Mohamed Morsi, Egypt’s president, is an unbelievable man—in both senses of that word. Last month, the New York Times called him out for virulent anti-Semitic remarks in a speech he gave three years ago.
In it, Morsi characterized Jews as “these bloodsuckers who attack Palestinians, these warmongers, the descendants of apes and pigs.” He advised Egyptians to “nurse our children and grandchildren on hatred” of Jews and Zionists.
In my own research a few weeks earlier, I found that, two years ago, he remarked that Egypt’s treaty with Israel “talked about a just and comprehensive peace and the establishment of an independent Palestinian state. Where is that peace, and where is that state?” And he called on the Egyptian Parliament to review the treaty.
All of that caused something of a storm for Morsi, and while visiting Germany last week, he ran into serious questions during a news conference with German Chancellor Angela Merkel.
He responded that his words were “taken out context.” One could ask, in what possible context would those words not be offensive? But Morsi went on to say he was talking “about practices. The behavior and practices of any person, regardless of his religion or place in the world to spill blood, kill the innocent, or attack secure people or civilians. These practices cannot be endorsed by me.”
So, the sum of that, apparently, was his concern about the violent practices of Israelis in their seemingly never-ending conflict with Palestinians. The Israelis do have questions to answer, but that immediately prompts another question: What about the violent practices in his own country—and by Islamic fundamentalists all over the place?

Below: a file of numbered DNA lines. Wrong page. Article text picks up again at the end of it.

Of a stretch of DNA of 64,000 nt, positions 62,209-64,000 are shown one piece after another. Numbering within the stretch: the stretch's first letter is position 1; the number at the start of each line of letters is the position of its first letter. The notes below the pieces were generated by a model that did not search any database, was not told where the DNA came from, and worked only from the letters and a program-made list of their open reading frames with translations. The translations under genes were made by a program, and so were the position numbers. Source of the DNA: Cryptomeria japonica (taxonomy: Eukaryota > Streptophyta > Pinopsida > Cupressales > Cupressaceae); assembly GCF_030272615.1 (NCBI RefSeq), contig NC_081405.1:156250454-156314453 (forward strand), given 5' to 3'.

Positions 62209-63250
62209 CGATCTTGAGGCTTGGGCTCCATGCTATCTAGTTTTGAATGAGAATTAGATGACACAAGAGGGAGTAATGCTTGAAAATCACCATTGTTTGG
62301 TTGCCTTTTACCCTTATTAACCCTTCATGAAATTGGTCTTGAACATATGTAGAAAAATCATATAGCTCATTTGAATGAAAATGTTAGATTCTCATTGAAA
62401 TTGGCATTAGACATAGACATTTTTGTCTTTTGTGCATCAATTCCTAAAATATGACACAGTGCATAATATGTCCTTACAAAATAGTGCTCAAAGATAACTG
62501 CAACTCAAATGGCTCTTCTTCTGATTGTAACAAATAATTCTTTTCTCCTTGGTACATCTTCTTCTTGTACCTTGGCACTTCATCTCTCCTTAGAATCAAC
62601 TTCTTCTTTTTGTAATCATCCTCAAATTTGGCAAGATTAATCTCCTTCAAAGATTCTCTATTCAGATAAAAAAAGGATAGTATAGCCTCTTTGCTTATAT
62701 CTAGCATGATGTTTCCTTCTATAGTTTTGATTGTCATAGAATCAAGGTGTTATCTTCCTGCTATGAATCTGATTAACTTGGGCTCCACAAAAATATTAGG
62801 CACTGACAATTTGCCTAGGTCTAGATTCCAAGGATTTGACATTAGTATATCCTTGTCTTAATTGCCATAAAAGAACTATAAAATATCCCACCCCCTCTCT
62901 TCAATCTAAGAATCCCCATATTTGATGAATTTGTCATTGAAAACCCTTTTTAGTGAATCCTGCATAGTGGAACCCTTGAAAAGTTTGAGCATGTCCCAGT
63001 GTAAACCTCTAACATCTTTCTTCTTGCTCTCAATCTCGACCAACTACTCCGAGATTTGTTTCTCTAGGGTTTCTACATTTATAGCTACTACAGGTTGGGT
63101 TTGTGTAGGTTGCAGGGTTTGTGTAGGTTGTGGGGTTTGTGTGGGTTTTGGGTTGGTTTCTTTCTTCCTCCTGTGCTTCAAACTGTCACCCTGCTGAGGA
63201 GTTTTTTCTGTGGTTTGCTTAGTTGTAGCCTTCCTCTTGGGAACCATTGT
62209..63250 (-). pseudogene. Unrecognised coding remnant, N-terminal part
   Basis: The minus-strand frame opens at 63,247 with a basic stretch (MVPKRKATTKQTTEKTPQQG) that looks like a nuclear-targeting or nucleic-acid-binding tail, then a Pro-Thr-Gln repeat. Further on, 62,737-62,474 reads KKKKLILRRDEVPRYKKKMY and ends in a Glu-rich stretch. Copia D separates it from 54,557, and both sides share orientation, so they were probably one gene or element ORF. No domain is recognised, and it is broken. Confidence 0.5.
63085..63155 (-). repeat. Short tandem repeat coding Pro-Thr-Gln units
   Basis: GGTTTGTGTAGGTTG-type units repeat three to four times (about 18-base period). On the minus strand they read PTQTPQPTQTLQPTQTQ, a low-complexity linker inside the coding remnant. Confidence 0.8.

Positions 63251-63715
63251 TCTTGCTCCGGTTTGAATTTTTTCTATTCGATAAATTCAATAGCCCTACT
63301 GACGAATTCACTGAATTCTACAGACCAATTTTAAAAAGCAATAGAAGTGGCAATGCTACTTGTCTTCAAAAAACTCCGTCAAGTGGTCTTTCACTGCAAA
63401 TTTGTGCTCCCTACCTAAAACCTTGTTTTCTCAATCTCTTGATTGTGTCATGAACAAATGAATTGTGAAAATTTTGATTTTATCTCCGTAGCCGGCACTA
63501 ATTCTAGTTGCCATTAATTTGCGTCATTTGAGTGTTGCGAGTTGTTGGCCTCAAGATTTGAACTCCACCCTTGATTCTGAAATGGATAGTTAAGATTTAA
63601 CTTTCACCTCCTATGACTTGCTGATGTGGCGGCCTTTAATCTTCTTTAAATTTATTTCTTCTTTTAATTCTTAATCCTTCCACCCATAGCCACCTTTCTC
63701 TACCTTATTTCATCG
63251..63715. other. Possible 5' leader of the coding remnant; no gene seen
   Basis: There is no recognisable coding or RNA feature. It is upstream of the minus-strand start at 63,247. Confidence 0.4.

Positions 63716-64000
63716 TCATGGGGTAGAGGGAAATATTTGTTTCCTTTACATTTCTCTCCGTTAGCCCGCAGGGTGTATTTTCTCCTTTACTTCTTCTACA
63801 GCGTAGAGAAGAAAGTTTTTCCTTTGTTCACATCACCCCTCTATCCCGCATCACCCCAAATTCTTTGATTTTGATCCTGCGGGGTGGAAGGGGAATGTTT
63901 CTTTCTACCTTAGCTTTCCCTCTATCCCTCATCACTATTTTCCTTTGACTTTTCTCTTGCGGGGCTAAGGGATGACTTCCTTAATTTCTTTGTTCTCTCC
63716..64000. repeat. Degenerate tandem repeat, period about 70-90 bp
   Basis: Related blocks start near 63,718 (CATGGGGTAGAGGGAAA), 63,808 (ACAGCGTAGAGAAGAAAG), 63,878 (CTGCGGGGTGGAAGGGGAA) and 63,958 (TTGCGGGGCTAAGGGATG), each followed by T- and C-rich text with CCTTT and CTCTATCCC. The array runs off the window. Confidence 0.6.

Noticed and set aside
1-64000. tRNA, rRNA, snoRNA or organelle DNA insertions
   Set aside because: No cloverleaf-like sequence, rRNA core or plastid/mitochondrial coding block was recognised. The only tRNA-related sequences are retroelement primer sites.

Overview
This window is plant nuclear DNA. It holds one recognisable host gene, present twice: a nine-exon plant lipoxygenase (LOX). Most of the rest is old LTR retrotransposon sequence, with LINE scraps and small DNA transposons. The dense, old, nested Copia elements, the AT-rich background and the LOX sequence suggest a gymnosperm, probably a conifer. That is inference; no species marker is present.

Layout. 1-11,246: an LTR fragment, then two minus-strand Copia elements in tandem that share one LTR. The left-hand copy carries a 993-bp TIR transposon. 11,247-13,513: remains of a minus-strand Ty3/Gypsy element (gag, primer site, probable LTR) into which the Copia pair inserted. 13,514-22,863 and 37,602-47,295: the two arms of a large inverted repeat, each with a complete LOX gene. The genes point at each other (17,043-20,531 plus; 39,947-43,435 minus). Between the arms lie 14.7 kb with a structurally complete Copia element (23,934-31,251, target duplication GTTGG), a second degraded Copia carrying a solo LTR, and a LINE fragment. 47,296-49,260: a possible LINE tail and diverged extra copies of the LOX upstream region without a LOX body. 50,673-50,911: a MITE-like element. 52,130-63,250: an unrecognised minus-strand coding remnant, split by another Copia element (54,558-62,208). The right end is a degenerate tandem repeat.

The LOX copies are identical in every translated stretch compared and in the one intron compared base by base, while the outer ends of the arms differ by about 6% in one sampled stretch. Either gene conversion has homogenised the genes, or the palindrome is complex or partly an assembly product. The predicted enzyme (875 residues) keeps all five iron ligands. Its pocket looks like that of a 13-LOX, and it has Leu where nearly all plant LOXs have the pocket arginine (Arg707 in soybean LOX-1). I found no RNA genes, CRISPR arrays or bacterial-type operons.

Almost contemporaneous with his news conference in Berlin, a video surfaced online showing a dozen Egyptian policeman beating and kicking a naked man in the street, and then hauling the injured man into a police van. Morsi’s office apologized. But there has been no apology for the rampant killing of Coptic Christians, the burning of their churches and the kidnaping of young Coptic girls.
Murder is evil and destructive regardless of who is responsible for the killing. But if Morsi wished to be taken seriously he would do well to condemn the killing by members of his faith, which are far larger in number, more indiscriminate, and more geographically widespread than those of any other religion. Indeed, the vast majority of the victims of those killings are Muslims themselves. Why Morsi cannot bring himself to use his international stage to vigorously condemn even these Muslim-on-Muslim atrocities is bewildering unless, of course, he is blinded by his own hate and ignorance.
There are ample recent illustrations of this Muslim-on-Muslim violence. In Afghanistan not long ago, the Taliban beheaded a 7-year-old girl. She had done nothing wrong. They killed her and a young boy to demonstrate their anger at recent Afghan police actions they didn’t happen to like, Afghan police said. In Pakistan last week, a landmine killed two polio vaccination workers. In recent months, that Pakistani Taliban has denounced these vaccination drives, saying the health-care workers are actually American spies. They’ve killed at least 11 workers.
Of course, Morsi is not responsible for these atrocities. But before he characterizes Judaism as a religion whose adherents are inclined to spill blood and kill the innocent, perhaps he should look closer to home.